Pharmaceutical giant Gilead Sciences has awarded a total of over $22 million in grants to 12 projects focused on finding a cure for HIV, according to a Gilead press release.

 

The projects focus on three areas: community perspectives of cure research, efficacy studies in animal models, and translational research (which means applying, or “translating,” scientific knowledge into real-world uses). The projects are conducted by community-based groups, academic institutes and nonprofits.

 

“We know from decades of work addressing the issue of HIV/AIDS that there is no one-size-fits-all solution. Through partnerships with dedicated and results-driven organizations—such as the worthy recipients of our grant funding—our goal is to help in the discovery and development of a safe and effective cure,” said William Lee, PhD, Gilead’s executive vice president of research, in the press release. “We are excited about the potential of these projects and are looking forward to seeing the results and learnings that emerge from them.”

 

Gilead manufactures a number of HIV meds including Atripla, Descovy, Genvoya, Odefsey, Stribild, Truvada and Viread.

 

According to the press release, Gilead awarded the grants to the following institutes. The list also includes the principal investigators and the formal name of the research projects:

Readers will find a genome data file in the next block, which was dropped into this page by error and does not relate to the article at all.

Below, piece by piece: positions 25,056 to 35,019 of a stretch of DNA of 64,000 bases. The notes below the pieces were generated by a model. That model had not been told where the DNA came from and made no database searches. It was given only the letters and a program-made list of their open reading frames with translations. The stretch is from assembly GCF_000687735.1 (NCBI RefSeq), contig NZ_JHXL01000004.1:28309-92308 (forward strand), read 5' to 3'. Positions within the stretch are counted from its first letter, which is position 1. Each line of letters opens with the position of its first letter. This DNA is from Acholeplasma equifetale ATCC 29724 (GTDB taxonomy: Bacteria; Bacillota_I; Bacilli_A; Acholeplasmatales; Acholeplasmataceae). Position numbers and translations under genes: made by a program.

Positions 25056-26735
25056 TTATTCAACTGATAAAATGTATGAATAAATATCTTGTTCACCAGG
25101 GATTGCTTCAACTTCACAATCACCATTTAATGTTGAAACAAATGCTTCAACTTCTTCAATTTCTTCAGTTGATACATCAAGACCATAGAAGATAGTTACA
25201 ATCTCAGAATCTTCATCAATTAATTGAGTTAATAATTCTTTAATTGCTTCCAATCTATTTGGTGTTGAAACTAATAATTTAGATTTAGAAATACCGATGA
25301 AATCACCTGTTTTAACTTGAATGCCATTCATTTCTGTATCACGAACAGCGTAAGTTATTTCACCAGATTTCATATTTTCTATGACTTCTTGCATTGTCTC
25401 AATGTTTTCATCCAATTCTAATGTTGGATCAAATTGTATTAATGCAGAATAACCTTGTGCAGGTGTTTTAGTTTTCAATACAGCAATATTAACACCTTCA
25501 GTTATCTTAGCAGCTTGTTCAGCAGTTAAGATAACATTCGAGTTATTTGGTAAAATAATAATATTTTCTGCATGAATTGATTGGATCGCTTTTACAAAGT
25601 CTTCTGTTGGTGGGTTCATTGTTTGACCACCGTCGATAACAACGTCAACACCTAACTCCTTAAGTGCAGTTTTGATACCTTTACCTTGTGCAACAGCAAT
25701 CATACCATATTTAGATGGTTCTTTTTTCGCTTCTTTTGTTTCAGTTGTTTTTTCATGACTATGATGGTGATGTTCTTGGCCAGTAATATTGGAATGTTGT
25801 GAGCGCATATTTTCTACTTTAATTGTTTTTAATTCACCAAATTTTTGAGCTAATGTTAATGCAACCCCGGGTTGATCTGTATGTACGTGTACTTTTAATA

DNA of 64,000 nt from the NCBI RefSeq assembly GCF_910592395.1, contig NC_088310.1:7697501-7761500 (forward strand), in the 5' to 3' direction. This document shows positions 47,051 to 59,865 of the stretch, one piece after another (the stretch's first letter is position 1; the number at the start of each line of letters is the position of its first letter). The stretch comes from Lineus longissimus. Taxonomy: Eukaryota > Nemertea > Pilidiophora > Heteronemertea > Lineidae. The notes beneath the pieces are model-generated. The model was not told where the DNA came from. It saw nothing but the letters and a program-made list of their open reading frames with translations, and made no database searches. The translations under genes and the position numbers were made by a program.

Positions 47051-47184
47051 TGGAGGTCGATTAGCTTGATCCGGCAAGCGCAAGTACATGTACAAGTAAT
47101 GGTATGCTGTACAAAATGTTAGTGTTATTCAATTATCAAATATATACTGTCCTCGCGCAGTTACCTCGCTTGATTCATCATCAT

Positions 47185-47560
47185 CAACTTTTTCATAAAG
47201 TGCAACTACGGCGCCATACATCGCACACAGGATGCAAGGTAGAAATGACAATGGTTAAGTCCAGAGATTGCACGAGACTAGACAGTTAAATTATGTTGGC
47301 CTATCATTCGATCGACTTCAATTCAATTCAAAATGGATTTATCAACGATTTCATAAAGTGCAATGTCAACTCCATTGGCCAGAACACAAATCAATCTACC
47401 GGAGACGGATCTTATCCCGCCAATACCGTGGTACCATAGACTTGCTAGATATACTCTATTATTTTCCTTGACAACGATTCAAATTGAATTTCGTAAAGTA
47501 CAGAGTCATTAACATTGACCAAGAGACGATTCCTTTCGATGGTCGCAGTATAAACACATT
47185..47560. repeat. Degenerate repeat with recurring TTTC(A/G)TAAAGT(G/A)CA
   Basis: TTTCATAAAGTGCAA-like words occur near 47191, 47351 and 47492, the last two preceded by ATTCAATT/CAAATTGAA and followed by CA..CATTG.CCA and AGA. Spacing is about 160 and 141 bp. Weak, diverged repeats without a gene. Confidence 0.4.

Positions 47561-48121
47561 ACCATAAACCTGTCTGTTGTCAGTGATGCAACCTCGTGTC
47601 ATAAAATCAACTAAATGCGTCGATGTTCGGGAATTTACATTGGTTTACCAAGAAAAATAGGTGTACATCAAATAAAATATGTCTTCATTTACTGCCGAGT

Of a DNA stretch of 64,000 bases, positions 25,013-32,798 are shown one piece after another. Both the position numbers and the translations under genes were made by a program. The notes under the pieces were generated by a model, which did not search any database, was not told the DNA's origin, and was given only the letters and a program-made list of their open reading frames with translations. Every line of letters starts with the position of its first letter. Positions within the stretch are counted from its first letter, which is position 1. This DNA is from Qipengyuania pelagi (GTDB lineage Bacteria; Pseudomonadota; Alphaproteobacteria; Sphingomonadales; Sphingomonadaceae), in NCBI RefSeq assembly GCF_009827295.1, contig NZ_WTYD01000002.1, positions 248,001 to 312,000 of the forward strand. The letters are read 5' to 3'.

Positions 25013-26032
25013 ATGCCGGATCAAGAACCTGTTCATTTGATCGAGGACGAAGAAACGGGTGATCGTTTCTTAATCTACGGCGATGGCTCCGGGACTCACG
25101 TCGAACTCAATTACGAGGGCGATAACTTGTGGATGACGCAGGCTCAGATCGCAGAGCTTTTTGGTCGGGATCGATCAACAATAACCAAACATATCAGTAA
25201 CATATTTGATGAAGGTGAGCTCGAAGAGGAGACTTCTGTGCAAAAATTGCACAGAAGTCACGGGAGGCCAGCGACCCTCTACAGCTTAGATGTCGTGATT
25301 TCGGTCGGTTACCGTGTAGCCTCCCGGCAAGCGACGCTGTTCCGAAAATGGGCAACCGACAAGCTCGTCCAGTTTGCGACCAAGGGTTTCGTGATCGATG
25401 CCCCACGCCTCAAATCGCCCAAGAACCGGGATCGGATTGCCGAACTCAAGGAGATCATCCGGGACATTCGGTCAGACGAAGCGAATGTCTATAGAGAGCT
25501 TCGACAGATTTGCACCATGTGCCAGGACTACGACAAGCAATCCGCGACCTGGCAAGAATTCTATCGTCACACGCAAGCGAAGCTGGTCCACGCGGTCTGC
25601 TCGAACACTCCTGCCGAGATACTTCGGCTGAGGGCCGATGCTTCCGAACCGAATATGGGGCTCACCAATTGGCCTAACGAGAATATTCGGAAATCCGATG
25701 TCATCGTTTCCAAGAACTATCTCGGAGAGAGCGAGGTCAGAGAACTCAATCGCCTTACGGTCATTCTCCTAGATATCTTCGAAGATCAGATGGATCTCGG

Massachusetts General Hospital—Galit Alter, PhD—Development of a Novel Class of Broadly Functional Antibodies (bFAbs) That Can Kill the Viral Reservoir Within Lymphoid Sanctuaries

 

  • Fred Hutchinson Cancer Research Center—Lawrence Corey, MD—Adoptive Transfer of Genetically Protected and Genetically Modified Defined Populations of CAR T Cells as a Modality to Achieve HIV-1 Cure
  • Foundation for the National Institutes of Health, National Cancer Institute, Center for Cancer Research—George N. Pavlakis, MD, PhD—Efficacy of Heterodimeric IL-15 Treatment Regimens in Reducing SIV Reservoir
  • Johns Hopkins University School of Medicine—Robert Siliciano, MD, PhD—Measuring the Latent Reservoir for HIV
  • University of Zurich, Institute of Medical Virology—Alexandra Trkola, PhD—SEEK, UNCOVER and ELIMINATE: Eliciting Antiviral and Infected Cell-Directed Activities Towards a Cure of HIV-1
  • Institut Pasteur—Olivier Schwartz, PhD—Novel Methods to Visualize and Eliminate the HIV-1 Reservoir
  • Aarhus University Hospital—Ole Schmeltz Sogaard, MD, PhD—Combining a TLR9 Agonist With Broadly Neutralizing Antibodies for Viral Reservoir Reduction and Immunological Control of HIV Infection: A Randomized, Placebo-Controlled Trial
  • University of KwaZulu-Natal—Thumbi Ndung’u, PhD—The FRESH Study: Females Rising Through Education, Support and Health (FRESH) Acute HIV Infection Cohort
  • Case Western Reserve University School of Medicine—Michael M. Lederman, MD—Reservoir Reduction With Interleukin-2 and Transcriptional Activation
  • AIDS Foundation of Chicago—Amy Johnson, PhD—Chicago Unites in Research to End HIV (CURE HIV)
  • Project Inform—David Evans—Assuring Successful Community Participation in HIV Cure Research
  • My Brother’s Keeper, Inc.— DeMarc Hickson, PhD—HIV Cure Research Perception Among HIV-Infected African American MSM, and Affected Communities in the Deep American South: A Multi-Level Mixed Methods Perspective

 

For more about Cure research, read a collection of POZ articles here.